• If the answer is no, the first decision has been made! You don’t need to decide right now. Because I use a modified version of GTD (Getting Things Done) I ask myself another question (question 1a): will I need to address this at some point? If not, I disregard it unless it comes up again. If yes, I proceed to question 2.

Question 2: Ask can/may I make this decision? This determine whether I am allowed to and whether I have the information necessary to make an effective decision.

If I previously answered question 1 with “yes, my project will be derailed if I don’t get an answer right now”, then the answer to question 2 prompts these actions:

  • “Yes, I can make this decision” = make it and move forward without procrastinating.
  • “I’m allowed to but I don’t have enough information” = seek out the input that is missing and then make the decision and move forward without procrastinating.
  • “I don’t know if I’m allowed to make this decision” = ask someone who has the authority to decide whether I can make the decision or not. This is different from asking them to make the decision. Don’t procrastinate on asking them.
    Some people I know rarely landing here because they prefer to “ask for forgiveness later”. I default to thinking I don’t have permission, so I include this option for “ask for permission first” people like me.
  • “No, I’m not allowed to make this decision” = ask the person who can make the decision to make a decision and follow-up until you get one.

If I previously answered question 1 with “no, my project won’t derail if I don’t get an answer now” and question 1a with “yes, I’ll need to address this at some point in the future”, then the answer to question 2 prompts these actions:

  • “Yes, I can make this decision” = I put it on my to do list with a due date so I don’t have to think about it until my system reminds me.
  • “I don’t know,” “I don’t have enough information” or “No, I can’t make this decision”: I add this to my list of follow-up items for an individual person.

Decision-making flow chart + my version of the GTD system.

To do lists

Yes, I have an epic list of future items that will need to be decided. I use Wunderlist to keep them organized.

Follow-up Items

There are decision makers that I always have a long list of items for. Over time I’ve worked out a system that works for me and for the individual decisions makers. For example:

  • With my boss, every week we have an hour meeting. Beforehand I send him my complete list of open items (with high priority ones highlighted) along with my weekly update. This list is probably 2-4 pages long and we’ve worked out a system that allows us to get through most of them in 30-40 minutes.
  • With directors and executives, I schedule 15 or 30 minute working meetings whenever items on their list get urgent enough to need their input. I rarely send them my entire list of open items.

The one thing that never fails… emergencies

In Army basic training, drill sergeants launch CS gas (AKA tear gas, pepper spray) grenades into formations of recruits. There is a set procedure:

  • close your eyes
  • hold your breath
  • pull down your glasses (if applicable). If you’re wondering: they stay around your neck because of the geek strap!
  • open gas mask pocket
  • pull it out
  • put it to your face (it’s already prepped for quick use)
  • pull the straps over your head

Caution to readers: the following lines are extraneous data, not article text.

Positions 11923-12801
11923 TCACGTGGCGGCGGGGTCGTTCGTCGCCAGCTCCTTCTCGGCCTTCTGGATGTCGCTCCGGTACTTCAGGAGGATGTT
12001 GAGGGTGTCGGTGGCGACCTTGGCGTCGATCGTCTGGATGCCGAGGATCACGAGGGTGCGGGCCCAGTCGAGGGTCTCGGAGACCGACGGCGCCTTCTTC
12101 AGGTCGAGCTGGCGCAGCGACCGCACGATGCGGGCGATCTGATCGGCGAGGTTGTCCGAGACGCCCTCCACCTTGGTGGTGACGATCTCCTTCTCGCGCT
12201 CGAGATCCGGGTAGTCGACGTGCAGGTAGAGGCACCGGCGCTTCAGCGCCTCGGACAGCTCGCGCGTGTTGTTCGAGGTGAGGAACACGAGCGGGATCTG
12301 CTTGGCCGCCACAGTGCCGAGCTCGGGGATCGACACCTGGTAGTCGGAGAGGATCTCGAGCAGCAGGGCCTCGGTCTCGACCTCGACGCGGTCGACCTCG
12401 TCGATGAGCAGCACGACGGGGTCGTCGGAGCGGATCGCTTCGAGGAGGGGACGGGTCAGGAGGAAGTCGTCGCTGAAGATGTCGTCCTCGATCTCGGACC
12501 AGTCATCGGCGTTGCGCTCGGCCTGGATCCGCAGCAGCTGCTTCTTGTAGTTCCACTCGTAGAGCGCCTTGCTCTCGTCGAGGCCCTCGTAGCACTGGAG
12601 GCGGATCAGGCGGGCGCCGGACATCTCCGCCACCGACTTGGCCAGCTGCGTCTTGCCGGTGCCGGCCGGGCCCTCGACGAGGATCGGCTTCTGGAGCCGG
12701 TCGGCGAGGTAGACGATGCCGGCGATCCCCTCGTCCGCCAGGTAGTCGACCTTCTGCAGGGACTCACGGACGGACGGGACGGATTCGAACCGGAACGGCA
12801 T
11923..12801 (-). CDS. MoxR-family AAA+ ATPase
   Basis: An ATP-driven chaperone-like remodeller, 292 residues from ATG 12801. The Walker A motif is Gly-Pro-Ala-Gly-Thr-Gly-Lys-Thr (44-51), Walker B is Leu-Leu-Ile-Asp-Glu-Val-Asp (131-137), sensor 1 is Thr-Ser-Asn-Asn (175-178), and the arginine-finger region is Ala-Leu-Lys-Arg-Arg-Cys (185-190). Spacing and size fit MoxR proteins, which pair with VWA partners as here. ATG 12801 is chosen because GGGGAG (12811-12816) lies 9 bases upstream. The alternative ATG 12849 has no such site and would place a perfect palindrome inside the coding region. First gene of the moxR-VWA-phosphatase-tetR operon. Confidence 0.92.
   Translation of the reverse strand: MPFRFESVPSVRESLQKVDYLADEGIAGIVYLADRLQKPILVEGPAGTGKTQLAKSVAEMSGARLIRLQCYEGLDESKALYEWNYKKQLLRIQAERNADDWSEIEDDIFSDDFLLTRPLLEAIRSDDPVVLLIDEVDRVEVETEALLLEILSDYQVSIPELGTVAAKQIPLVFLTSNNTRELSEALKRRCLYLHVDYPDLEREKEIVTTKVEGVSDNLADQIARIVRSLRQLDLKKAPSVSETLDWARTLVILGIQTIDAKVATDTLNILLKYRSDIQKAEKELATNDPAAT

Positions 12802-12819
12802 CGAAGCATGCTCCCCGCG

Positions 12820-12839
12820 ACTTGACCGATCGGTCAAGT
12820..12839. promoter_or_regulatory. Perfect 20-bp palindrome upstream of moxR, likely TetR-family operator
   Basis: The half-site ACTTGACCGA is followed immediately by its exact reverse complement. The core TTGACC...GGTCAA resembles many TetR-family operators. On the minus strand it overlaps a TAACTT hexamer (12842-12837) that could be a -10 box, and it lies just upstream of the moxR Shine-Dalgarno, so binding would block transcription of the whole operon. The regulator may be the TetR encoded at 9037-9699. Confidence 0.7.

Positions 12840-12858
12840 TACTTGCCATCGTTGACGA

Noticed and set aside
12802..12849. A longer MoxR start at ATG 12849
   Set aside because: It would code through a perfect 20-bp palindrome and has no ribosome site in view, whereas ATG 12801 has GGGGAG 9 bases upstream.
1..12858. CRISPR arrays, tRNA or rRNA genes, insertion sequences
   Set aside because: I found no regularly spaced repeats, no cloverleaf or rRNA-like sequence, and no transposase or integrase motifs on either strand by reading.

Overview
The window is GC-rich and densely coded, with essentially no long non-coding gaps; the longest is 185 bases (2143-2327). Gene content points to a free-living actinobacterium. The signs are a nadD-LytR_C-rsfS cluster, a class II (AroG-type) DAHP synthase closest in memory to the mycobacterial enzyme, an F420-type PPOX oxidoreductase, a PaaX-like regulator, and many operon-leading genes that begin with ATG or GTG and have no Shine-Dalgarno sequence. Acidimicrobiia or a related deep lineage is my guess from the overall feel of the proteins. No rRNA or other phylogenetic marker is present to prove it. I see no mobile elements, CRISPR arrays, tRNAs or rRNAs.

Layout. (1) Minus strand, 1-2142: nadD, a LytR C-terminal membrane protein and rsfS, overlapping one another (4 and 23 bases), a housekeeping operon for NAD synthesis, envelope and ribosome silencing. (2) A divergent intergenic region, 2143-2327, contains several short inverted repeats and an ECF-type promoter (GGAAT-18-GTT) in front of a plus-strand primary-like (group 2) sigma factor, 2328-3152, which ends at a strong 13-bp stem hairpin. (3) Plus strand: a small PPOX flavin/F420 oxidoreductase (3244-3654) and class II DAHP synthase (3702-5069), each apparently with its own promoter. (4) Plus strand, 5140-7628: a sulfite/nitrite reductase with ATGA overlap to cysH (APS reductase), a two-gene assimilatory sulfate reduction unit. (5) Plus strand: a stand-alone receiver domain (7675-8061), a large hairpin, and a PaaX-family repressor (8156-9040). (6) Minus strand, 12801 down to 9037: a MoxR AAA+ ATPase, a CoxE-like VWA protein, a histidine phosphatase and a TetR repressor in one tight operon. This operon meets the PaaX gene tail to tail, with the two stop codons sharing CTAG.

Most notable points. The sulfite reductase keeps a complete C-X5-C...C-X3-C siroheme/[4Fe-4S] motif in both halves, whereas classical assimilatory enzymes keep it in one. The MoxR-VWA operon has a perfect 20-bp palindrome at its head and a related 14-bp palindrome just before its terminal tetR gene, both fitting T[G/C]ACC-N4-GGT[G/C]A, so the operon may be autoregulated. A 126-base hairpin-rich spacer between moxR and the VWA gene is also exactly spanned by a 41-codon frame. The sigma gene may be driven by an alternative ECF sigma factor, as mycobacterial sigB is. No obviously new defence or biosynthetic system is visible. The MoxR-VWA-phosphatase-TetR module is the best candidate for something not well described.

• tighten
  • blow out
  • breath in to test the seal.

The whole process should take less than 30 seconds. We practiced over and over before the first test.

I have a good memory for procedures, but I still panicked the first time the CS gas hit my face. It burns so badly. If you open your eyes you can’t see because of the tears. You can’t breath because your lungs and throat feel on fire. More snot pours out of your nose in a few seconds than you thought humanly possible.

8 years and I still can vividly remember it.

Sometimes when an emergency project hits and people begin to run around like crazy, I can see the cloud of CS smoke drifting away from a formation. And as it clears I can see the one thing that never failed: at least one person freaking out. No gas mask. Weapon abandoned. Arms flapping in the air. Tears pouring down their face and dripping to their knees.

And you know what? It puts it all into perspective.

Project Management and Rapid Redirection

Four weeks ago a major project came through the marketing department like a tsunami. The rapid transition from projects that already were underway to something of this magnitude caused me to think about managing projects and tasks in a way that allows for quick redirection.

I strongly believe that as a project owner/manager, it’s important to take ownership seriously; to be invested, set personal goals and push it forward. I’ve also learned (the hard way!) that it’s important to keep a loose grip on that ownership. Every day there’s the possibility of something arising that is strategically or corporately more important than what I’m currently doing.

I’ve found that adjusting focus works best for me if I take a few minutes to set aside my current work and make sure I have something written down that shows where I’m at with each project and tasks currently on my radar. Because the very nature of my job means that I regularly get completely redirected, I’ve been working on a personal organization system that helps me do this quickly.

Getting Stuff Done

I like to follow the Getting Things Done (GTD) model of writing down all tasks in a way that is guaranteed to remind me to do them (I currently use Wunderlist). Otherwise tasks constantly bounce around in my mind saying, “Do me. Do me.” Or I’ll run into that moment when the task that I couldn’t get out of my mind disappears right when I’m trying to remember it. I started using GTD 3 years ago. It helped me increase my capacity significantly. I continue to use GTD because I’ve found that it helps me: